When the Trump administration held the Arctic National Wildlife Refuge’s first oil sale Jan. 6, 2021, following a 2017 decision by Congress to open the area to leasing, we at Friends of Animals were traumatized.
Needless to say, we are breathing a sigh of relief and cheering the Biden administration’s confirmation on Wednesday that it will cancel seven controversial oil and gas leases in the Alaskan wildlife refuge.
“This is a win for bears, caribou, moose, birds and many other species who the former administration put in harm’s way, and we couldn’t be happier,” said Priscilla Feral, president of Friends of Animals. “Our efforts to preserve its wildness spans two decades.”
She explained that in the spring of 2001, FoA delivered a report to members of Congress detailing the ways in which oil drilling would cause irreversible damage to the refuge’s ecosystem and voicing our opposition to any legislation that would permit it. Throughout his campaign, George W. Bush prioritized U.S. energy self-sufficiency through oil exploration and drilling in the Arctic National Wildlife Refuge.
That summer, we took an aerial tour of the refuge, described as “America’s Serengeti,” flying over its snow-capped mountains, arctic tundra, foothills, wetlands, boreal forest and fragile coastal plains. We wanted to see for ourselves the home of 250 species of animals including polar bears, grizzly bears, black bears, muskox, wolves, moose, more than 120,000 caribou and 200 species of migratory birds and resident birds.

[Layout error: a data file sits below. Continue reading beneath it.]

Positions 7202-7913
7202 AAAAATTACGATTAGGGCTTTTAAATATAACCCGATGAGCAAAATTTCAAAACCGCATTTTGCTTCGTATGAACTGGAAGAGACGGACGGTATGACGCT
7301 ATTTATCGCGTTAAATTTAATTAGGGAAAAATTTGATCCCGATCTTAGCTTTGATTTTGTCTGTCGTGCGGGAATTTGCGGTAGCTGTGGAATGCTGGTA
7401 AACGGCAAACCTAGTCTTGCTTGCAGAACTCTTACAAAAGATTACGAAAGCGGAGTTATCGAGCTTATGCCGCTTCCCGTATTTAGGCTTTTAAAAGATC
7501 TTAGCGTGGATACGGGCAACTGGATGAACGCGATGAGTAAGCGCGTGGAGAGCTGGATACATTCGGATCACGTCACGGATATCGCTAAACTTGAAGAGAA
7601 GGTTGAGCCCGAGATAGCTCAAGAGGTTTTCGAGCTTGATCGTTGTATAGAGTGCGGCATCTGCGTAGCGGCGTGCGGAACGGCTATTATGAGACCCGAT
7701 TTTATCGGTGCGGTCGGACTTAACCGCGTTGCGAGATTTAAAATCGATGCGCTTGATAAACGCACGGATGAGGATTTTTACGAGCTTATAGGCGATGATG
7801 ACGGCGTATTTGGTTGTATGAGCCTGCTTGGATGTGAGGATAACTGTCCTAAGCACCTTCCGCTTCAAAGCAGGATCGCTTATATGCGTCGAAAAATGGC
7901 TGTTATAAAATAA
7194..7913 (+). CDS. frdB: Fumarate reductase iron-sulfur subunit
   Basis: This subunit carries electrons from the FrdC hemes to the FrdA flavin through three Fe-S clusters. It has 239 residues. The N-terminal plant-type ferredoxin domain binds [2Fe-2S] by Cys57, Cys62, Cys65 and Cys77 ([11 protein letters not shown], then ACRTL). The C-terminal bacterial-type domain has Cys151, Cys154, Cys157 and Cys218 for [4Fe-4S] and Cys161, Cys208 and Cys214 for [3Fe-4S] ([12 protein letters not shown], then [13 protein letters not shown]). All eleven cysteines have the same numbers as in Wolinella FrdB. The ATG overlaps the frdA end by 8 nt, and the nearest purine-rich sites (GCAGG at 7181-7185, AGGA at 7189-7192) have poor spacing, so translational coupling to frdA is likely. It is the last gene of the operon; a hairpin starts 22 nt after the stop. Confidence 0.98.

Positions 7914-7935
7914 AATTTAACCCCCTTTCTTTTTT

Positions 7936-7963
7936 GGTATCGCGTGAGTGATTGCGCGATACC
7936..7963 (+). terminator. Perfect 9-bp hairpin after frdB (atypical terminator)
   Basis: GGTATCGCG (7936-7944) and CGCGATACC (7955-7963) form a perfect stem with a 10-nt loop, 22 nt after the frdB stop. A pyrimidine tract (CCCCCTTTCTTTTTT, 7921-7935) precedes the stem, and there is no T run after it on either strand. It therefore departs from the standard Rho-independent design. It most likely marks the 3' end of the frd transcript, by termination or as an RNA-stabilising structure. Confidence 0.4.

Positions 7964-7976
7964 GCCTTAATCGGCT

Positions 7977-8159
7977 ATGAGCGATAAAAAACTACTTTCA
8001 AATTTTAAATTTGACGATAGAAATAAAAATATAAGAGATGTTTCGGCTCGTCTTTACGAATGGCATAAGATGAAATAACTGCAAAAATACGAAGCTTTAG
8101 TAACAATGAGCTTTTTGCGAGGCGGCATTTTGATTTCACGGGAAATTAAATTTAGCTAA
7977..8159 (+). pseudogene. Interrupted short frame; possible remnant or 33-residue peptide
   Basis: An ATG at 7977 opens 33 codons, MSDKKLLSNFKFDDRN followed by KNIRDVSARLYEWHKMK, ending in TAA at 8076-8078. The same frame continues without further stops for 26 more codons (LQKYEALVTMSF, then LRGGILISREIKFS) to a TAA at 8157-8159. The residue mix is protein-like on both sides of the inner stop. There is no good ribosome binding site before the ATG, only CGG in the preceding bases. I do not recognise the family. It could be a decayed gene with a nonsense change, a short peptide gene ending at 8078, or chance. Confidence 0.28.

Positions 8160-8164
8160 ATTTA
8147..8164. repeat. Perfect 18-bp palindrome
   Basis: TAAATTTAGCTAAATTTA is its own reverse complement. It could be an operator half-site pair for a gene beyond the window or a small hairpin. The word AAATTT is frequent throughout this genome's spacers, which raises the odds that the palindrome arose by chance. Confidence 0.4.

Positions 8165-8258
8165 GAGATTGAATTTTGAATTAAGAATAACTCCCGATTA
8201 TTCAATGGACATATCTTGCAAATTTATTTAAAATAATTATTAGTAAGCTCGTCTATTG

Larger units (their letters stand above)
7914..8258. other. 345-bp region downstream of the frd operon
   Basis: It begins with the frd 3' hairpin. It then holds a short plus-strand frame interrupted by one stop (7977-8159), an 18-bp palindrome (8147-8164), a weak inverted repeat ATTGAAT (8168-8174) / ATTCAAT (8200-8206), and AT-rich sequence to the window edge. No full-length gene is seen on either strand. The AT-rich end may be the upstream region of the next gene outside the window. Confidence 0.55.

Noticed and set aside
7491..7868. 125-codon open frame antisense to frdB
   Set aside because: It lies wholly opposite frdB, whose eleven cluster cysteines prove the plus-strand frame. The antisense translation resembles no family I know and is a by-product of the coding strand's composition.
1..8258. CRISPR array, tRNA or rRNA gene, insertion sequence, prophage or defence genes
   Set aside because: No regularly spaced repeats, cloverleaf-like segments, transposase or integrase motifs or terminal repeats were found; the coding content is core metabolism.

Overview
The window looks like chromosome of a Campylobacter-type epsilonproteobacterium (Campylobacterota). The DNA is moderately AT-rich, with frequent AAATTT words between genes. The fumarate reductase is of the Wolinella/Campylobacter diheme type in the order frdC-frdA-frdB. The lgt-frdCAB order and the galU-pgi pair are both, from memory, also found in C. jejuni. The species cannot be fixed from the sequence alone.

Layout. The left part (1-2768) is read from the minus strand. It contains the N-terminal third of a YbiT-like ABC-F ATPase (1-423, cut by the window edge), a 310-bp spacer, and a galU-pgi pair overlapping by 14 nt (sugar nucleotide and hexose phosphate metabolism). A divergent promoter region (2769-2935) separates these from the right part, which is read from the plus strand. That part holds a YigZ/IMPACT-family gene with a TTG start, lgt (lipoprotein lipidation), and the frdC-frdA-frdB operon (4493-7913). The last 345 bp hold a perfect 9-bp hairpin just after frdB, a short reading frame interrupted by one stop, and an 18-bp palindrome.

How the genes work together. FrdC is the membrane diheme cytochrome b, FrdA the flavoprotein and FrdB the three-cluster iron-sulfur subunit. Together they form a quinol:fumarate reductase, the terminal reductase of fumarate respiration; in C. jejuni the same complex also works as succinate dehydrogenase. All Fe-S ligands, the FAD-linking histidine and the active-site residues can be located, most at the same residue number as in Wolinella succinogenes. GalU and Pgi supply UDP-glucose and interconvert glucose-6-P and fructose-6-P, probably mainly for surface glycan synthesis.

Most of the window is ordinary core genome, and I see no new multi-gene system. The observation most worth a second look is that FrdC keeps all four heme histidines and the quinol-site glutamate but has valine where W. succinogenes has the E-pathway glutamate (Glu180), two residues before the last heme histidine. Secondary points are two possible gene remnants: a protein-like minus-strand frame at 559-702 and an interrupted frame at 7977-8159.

“On day one of this administration, President Biden directed us to look at the oil and gas leases sold in the refuge by the previous administration,” Interior Secretary Deb Haaland said on a call with reporters from The Hill. “What we have found in our analysis is that the lease sale itself was seriously flawed and based on a number of fundamental legal deficiencies.”
The administration on Wednesday additionally proposed a rule to protect about 13 million acres in another part of Alaska to the west of ANWR, known as the National Petroleum Reserve—Alaska (NPR-A). It said in a press release that the proposed rule would provide “maximum protection” for “Special Areas” there, including places known as habitat for grizzly and polar bear, caribou and migratory birds.
“The proposal would prohibit any new leasing in 10.6 million acres, which is more than 40 percent of the reserve,” said Haaland.
The Western Arctic where the National Petroleum Reserve is located has been under threat from oil drilling since 1923. Since 1999, 7 million acres have been bid on by oil companies in 15 lease sales and several leases have been developed by ConocoPhillips, 88 Energy and others.
In 2013, the Obama administration formally recognized that more than half of the Western Arctic, approximately 13 million acres, is critical habitat for the wildlife that live there including endangered birds and the Teshekpuk Lake caribou herd. At the same time, it also opened up roughly 11 million acres for future oil and gas drilling.
But in 2020, the Trump administration changed course for the area, rolling out a new plan that included developing more than 80% of the 23 million acres for oil, including allowing drilling in the Special Areas.